Legacy of Aat Veldhoen: Donated Works by His Heirs

When the Amsterdam-based artist Aat Veldhoen passed away in 2018 (November 1, 1934 – December 9, 2018), he left behind an extensive and remarkable collection of artworks, some of which remained in his studio and sculpture garden on Wittenburgergracht in Amsterdam. Following his passing, Veldhoen’s eight children generously donated a significant portion of his estate to various museums. Even before these donations, Veldhoen’s work was already held in high regard by institutions like the Rijksmuseum, the Amsterdam Museum, and the Rembrandt House. These contributions not only added to but also completed existing collections.

Among the donations were over 500 Polaroid photos gifted to the Rijksmuseum, almost finalizing the museum’s compilation of Veldhoen’s photographic works, which now total around 4500 Polaroids. Additionally, three cameras that Veldhoen had used during his lifetime were included in the donation, along with the artist’s sketchbooks and several drawings.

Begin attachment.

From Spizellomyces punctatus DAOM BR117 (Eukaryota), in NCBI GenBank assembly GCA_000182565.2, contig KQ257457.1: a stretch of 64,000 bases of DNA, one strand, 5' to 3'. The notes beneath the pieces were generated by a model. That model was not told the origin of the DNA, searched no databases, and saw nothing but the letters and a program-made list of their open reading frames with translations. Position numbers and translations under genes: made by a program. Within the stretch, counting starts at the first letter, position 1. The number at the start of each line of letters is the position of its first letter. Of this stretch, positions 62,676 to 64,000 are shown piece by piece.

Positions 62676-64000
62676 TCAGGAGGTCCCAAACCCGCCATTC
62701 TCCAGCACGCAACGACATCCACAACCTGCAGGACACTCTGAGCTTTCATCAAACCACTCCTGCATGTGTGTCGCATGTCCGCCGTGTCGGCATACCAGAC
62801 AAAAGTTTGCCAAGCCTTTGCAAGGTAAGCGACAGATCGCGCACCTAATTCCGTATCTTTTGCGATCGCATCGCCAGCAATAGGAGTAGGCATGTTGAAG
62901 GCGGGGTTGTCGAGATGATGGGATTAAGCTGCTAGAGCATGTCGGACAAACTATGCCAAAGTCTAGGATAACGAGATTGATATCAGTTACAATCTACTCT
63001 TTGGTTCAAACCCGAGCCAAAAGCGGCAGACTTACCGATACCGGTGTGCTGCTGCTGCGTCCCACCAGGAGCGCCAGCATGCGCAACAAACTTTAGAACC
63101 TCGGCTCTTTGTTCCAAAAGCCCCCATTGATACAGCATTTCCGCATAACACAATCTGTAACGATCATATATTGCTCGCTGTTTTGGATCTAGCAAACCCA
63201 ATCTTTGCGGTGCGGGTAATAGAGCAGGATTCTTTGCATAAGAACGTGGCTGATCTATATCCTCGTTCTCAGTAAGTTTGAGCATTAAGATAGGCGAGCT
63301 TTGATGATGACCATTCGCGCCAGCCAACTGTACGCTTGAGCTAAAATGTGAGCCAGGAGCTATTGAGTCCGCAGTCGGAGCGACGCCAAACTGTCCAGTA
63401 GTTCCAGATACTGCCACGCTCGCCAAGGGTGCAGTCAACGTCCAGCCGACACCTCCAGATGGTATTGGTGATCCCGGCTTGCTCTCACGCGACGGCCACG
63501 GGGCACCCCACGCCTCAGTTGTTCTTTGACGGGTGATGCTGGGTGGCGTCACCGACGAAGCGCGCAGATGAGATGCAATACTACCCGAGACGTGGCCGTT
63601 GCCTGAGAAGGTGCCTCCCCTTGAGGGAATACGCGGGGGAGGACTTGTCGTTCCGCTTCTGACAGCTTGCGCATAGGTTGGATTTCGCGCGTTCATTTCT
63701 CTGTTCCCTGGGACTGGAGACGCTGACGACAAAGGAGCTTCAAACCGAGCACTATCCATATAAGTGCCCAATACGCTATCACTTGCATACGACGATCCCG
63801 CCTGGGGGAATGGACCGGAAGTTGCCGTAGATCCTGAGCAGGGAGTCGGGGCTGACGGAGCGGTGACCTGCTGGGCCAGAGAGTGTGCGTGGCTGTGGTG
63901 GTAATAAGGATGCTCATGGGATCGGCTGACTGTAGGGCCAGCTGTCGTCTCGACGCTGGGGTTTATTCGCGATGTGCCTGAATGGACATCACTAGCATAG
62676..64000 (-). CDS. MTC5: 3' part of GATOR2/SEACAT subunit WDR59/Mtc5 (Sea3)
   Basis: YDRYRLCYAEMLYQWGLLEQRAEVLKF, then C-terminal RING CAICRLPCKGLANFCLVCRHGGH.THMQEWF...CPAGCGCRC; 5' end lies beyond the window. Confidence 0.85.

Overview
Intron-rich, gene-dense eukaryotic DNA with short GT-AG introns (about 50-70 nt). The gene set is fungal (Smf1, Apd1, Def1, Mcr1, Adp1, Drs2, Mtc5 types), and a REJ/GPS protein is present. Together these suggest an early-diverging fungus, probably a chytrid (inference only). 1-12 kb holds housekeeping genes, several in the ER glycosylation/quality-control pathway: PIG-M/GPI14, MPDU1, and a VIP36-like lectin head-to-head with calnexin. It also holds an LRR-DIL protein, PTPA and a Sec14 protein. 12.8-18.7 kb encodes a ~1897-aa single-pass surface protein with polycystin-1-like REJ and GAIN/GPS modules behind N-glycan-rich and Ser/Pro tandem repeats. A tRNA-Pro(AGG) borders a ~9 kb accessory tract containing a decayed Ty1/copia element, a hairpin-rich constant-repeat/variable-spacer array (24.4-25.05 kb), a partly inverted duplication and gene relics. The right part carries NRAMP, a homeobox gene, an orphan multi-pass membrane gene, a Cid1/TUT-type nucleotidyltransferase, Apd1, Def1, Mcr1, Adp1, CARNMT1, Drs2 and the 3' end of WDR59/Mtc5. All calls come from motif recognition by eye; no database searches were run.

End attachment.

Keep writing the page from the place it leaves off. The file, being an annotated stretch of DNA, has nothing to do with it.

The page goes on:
The Rembrandt House Museum received close to 170 graphic works, significantly enhancing its already extensive collection. With this donation, the museum now boasts the entirety of Veldhoen’s graphic oeuvre, encompassing etchings, lithographs, and rotaprints.

The City Archives welcomed nearly 70 drawings depicting Amsterdam and its inhabitants, including portraits of notable literary and artistic figures. Veldhoen’s personal archive also found a home in the City Archives.

The Maritime Museum Amsterdam(Scheepvaart museum) received nine pieces themed around boat refugees, including a notable bronze sculpture.

Meanwhile, the Amsterdam Museum was enriched with 26 paintings, drawings, and objects, featuring portraits of Amsterdam residents, cityscapes, and various artifacts.

Museum Beelden aan Zee received three bronze sculptures.

Lastly, the Bommel Van Dam Museum received 14 oil paintings and a sculpture, while the Tot Zover Museum received 33 drawings, paintings, and objects.

Through these generous donations, Veldhoen’s children fulfilled their promise to ensure their father’s work remained accessible to the public even after his passing. The heirs take pride and joy in knowing that this cherished and remarkable body of work has found its rightful place in the world.